Like a chilled beer served on a hot afternoon, I gulped it fast. I read it at a go and did not put it down until I had sucked the author's words dry. My first encounter with Ama Ata Aidoo and she completely held me hostage. This book left me with so many thoughts, thoughts that I am yet to organize, internalize and make sense of chiefly on account that her words and points of view were so relatable. Writing about the love that eludes us the most, the only love, other than agape, that can soothe Like a chilled beer served on a hot afternoon, I gulped it fast. I read it at a go and did not put it down until I had sucked the author's words dry. My first encounter with Ama Ata Aidoo and she completely held me hostage. This book left me with so many thoughts, thoughts that I am yet to organize, internalize and make sense of chiefly on account that her words and points of view were so relatable. Writing about the love that eludes us the most, the only love, other than agape, that can soothe the soul and satisfy the spirit, the one which we all need but most of us do not receive. The love of oneself. That's the good stuff right there. And how should women allow themselves to be loved by their men - the all consuming love that makes her a prisoner of the man who constantly demands more and more of her to the effect that she has nothing left of herself. In the alternative, should she opt for the kind of love that gives her to indulge in self-love at the cost of losing the presence of the man who arouses her desire? Does it have to be one or the other? Is there a middle ground? Too complex. And how does one show love to his woman? Does he subdue her? Is he to seduce her? Is he to take advantage of her moment of vulnerability? Does he do it by giving in or by standing firm? Better yet, should you let your woman know that you love her or will she walk all over you? Who should we listen to, our mothers and grandmothers whose wisdom emanates from all they have seen? Do we trust in the old adage that there is nothing new under the sun and as such we are beholden to the HIStory from days long past? Or do we trust in the knowledge of the modern day -that happiness is within our grasp and it is for us to reach for it in any manner we deem fit. Is it love when one sacrifices happiness for another or is that love when ones needs are met and one is content? Where do we draw the balance? What do we accept and what do we discard? How far do we push the boundaries? Too deep. Should she sacrifice her ambitions and plans for her husband and children or should she sacrifice her husband and child for her career? What happens when the said husbands revolt against your choice - when he brings another wife who did not sacrifice her ambitions but instead chased the dream and got the education and the job? What to do when he serves her forced canal relations for breakfast lest she forgets that her place is in his bed and not her precious office - isn't she a wife after all? How to reconcile the demands placed on women by their domestic arrangements and their careers as well as society as a whole? Can a man who loves you? Loves you to the point of accepting ridicule from his friends and family on your behalf force himself on you? Can he by a perceived act of love, make you feel like dirt? What is love? What is rape? His desires, Her desires - where do these two join? Is it better to be single? Are you still single when you rely on friends (who call themselves your husband) to occasionally fulfill the need for companionship? Is it a marriage when you know he has another wife and mistresses with whom he splits the time that should be reserved for you and your children - this is in addition to his extended family, his friends and his career? What is marriage? What does it mean to be single? Do we understand the difference between the two? or are the lines demarcating the two too blurred? Should you stay when he loves you but insists on mostly getting his way? Do some women get it all - the career, the satisfied husbands and well nurtured children? Are the ones who get to keep the job and the man the ones who do not outrank or are at par with their husbands (Nurse/Eng combo - live in his government issue house- vis-a-vis Statistician/teacher combo - live in her government issue house) Is it okay to covet the lifestyle of your woman friend who walked out of her marriage into the arms of a man who spoils her? Is it okay to covet your wife's friend when you see her vulnerable - even when she is the estranged wife of a close friend? Is it permitted - are there any ramifications for such lust? Should there be? On that note - can you go back to a man who sets up house with another woman but maintains that it was always you and that you may go back whenever you commit to doing so? Uugghh these ways of ours!!!! The four star rating is on account of the fact that I still have to turn all these questions in my mind? Maybe I should re-read the book at a comfortable pace to figure everything out.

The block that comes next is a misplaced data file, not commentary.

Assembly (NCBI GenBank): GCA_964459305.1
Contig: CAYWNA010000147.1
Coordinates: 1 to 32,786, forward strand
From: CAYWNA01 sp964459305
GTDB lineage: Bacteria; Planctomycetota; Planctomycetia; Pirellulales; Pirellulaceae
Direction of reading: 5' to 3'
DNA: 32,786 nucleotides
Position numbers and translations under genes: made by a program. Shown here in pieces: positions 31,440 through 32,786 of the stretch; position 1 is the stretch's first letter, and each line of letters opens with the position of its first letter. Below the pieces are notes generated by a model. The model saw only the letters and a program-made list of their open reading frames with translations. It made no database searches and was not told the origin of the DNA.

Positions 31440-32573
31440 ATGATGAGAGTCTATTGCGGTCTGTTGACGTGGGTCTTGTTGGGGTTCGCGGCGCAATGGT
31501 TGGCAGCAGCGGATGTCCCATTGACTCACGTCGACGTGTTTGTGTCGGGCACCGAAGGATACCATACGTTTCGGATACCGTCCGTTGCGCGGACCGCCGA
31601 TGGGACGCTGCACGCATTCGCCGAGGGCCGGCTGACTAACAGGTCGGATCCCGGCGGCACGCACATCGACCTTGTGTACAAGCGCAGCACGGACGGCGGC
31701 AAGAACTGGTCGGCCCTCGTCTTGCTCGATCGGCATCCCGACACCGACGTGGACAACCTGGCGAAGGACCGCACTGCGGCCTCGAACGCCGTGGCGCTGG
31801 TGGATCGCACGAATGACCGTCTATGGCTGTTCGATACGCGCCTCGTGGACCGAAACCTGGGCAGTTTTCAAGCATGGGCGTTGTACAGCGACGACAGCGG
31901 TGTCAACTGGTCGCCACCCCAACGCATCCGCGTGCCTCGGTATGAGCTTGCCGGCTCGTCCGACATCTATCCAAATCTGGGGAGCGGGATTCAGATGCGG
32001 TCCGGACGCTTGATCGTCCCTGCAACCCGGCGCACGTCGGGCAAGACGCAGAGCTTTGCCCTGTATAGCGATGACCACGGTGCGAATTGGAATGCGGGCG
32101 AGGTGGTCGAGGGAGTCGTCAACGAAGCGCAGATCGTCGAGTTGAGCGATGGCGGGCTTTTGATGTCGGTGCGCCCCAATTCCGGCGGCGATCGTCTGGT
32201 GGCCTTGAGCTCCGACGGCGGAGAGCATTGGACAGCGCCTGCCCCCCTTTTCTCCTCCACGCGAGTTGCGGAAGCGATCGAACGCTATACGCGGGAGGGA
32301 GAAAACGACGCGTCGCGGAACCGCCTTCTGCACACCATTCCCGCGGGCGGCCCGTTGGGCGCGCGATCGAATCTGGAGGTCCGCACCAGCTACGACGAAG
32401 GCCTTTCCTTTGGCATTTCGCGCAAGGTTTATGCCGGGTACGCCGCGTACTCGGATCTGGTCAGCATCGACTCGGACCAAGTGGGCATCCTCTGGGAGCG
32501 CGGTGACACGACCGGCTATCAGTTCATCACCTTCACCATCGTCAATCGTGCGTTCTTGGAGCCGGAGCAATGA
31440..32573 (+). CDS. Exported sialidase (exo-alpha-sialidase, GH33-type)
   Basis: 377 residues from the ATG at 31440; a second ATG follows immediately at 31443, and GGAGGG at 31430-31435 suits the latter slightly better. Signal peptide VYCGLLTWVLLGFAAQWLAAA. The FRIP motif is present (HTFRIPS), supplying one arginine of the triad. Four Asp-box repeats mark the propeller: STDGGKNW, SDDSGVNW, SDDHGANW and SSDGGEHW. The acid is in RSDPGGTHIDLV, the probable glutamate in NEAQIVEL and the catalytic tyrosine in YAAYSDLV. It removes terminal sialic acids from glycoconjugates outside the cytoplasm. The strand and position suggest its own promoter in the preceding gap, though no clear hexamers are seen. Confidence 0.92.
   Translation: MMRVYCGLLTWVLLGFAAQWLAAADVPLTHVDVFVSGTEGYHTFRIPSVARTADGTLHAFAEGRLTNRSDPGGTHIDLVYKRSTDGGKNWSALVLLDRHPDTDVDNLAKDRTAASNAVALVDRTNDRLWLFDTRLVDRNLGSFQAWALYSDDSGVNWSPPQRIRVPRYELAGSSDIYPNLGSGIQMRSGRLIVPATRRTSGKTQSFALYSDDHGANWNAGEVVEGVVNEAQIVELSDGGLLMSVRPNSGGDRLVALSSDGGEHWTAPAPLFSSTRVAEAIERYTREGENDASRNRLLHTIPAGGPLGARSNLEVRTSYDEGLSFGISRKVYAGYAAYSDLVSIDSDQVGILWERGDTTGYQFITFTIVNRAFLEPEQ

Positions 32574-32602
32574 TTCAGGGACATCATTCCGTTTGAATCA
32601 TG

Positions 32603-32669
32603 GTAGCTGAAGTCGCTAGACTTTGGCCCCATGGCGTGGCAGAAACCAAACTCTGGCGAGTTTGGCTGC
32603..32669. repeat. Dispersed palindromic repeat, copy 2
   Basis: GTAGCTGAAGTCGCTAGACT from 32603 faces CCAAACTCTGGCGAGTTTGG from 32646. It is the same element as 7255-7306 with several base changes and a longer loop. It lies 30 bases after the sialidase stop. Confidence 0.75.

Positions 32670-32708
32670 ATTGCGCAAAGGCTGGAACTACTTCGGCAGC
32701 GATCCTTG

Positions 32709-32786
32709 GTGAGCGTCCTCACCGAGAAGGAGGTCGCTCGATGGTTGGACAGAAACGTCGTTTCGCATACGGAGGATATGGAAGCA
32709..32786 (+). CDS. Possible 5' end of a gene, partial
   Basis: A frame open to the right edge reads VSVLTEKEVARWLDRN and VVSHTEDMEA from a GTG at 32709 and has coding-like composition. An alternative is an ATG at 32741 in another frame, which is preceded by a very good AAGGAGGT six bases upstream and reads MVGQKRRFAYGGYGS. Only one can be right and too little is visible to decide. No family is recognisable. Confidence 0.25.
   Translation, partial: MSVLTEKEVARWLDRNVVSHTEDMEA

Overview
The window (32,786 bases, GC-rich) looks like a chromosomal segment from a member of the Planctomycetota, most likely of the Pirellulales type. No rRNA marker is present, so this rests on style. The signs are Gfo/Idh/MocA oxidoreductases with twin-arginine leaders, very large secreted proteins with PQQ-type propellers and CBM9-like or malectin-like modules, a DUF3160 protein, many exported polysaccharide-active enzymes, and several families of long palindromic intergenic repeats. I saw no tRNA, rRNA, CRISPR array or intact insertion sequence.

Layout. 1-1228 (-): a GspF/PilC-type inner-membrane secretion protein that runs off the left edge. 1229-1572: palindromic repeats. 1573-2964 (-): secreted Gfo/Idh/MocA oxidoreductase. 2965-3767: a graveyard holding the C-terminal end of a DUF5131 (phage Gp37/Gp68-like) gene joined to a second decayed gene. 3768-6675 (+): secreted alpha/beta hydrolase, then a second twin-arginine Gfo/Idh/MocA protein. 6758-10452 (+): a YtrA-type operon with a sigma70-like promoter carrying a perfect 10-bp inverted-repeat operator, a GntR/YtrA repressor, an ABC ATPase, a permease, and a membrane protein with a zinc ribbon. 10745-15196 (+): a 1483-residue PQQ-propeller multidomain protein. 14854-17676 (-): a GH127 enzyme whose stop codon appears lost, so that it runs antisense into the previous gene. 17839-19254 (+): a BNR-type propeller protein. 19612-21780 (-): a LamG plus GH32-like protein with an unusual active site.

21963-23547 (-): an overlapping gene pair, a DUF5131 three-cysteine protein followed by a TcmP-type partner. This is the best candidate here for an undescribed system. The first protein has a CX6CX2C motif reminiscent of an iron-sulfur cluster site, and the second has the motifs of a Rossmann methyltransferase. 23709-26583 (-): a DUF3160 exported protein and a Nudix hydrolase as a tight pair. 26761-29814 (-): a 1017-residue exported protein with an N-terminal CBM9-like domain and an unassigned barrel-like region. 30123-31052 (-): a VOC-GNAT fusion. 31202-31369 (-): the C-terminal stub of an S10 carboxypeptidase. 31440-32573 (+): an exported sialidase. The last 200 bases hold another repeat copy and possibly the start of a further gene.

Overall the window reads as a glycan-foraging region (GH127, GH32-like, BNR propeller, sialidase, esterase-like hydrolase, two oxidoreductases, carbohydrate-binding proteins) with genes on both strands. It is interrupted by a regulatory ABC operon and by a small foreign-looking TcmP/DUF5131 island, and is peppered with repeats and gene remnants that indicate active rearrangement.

29. 5 out of 5